We’re Dying Anyways

“Get ready, this girl will talk your ear off” said my co-worker sarcastically as he introduced me to a new kid I was getting on my caseload. My co-worked had assumed that this girl was low-risk and shy after working with her for a few months. Sheila (name changed for obvious reasons) went unnoticed and brushed off as an easy kid on the caseload.

Multiple weeks later, and I have discovered that Sheila is neither shy nor low-risk. Testing positive for marijuana, sneaking out in the middle of the night to be with her drug-addicted boyfriend, ditching school, and dressing provocatively; Sheila actually told me “I’ve gotten away with so much while on probation” when I questioned how long she has been maintaining this behavior. And she decided to trust me.

I was driving Sheila home about one month into being her Probation Officer. As we walked to the car, I noticed she looked quite sad. After some digging, she tearfully revealed disappointment in herself, and the burden of “measuring up” that her mother makes her feel she must do. “I am just a mess-up” she said, as she wiped tears off her face. Pressing in, I discovered that Sheila lives her life under constant comparison to others while in her home, fear of being alone, and a proclivity to self-destruction.

Asking why Sheila continues to turn to drugs, she said “I like drugs. They make me be able to not think for awhile.” Insightful, Sheila identified that she is with her boyfriend because she is not certain who is was by herself. “He’s just like a drug- he makes me stop feeling and I use him to self-destruct.” When questioned about her future, she replied, “I don’t really care honestly, we are all going to die anyways so we might as well just chill.”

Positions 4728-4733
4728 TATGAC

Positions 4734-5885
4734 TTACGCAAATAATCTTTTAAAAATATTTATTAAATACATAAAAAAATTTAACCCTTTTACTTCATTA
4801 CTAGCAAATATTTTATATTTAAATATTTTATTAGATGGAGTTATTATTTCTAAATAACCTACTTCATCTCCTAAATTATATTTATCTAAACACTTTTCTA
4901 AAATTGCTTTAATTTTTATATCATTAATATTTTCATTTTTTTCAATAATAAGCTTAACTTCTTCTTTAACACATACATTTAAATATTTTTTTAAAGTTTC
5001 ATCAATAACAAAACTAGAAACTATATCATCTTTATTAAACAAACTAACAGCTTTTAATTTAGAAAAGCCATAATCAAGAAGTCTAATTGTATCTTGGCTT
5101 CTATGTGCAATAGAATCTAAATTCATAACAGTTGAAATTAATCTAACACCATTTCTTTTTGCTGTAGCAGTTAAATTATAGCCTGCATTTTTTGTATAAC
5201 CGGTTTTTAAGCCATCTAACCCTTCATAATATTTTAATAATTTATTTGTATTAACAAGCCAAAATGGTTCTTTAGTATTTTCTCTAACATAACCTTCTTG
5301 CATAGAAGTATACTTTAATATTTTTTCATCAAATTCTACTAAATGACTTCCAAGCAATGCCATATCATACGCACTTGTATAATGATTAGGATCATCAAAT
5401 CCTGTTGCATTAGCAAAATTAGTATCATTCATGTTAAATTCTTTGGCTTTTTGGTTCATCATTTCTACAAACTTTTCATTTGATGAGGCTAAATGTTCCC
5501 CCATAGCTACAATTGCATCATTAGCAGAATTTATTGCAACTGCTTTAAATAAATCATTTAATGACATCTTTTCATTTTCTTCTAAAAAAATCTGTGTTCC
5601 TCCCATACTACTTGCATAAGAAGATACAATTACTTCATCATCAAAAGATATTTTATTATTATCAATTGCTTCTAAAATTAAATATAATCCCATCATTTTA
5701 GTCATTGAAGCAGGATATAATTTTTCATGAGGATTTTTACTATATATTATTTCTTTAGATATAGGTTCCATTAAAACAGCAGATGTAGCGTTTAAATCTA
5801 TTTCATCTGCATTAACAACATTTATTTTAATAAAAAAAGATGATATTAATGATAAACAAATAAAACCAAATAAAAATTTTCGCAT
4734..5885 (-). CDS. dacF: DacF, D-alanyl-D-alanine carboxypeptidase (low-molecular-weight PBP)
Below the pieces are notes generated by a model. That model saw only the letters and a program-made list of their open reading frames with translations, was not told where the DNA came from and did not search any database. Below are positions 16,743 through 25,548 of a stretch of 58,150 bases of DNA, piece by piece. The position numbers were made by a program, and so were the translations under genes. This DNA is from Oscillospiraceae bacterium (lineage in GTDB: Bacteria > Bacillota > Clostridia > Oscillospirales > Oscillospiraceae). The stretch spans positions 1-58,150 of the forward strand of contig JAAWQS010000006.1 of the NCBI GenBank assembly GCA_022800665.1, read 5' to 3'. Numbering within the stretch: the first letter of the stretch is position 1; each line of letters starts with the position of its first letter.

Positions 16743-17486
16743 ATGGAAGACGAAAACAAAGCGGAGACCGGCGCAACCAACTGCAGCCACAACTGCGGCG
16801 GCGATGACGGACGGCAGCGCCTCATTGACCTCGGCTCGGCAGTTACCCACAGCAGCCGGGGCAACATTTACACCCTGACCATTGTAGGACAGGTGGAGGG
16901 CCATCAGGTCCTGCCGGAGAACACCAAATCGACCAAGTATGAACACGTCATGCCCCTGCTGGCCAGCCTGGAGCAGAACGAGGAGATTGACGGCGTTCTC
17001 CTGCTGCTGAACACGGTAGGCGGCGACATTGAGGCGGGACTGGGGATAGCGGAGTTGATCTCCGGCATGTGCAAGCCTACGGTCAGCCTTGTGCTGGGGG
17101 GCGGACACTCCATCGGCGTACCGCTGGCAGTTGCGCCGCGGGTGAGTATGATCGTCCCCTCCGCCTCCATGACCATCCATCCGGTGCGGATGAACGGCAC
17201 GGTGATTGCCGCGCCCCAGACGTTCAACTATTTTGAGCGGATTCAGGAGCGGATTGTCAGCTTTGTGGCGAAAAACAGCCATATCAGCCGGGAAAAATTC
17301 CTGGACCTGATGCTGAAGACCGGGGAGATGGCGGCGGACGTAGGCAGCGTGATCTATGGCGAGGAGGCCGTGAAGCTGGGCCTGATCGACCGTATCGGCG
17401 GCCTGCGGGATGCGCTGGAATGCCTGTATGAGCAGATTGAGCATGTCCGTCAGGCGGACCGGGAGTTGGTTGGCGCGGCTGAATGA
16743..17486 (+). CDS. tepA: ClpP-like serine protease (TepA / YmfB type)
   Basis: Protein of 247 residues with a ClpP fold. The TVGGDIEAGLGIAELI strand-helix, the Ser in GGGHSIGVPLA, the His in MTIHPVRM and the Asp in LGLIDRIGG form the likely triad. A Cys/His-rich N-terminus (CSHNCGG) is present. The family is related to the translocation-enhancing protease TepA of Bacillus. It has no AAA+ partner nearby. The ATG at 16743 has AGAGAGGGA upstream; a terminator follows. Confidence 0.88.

Sheila loves to rap. She loves animals. She’s good at science. Sometimes she writes poetry and lyrics. She plays Fortnite. She’s great at cooking. She loves her siblings. There’s a lot of work to go with this girl, and I cannot wait to continue to peel back the layers of her thoughts with her as she allows me to ask serious questions, lets me praise and encourage her, and listens when I push her to think differently and more critically than she allows herself to think.

Here’s to conversations that push one another to not just accept the status quo for ourselves, and to being willing to get a little uncomfortable for the sake of another.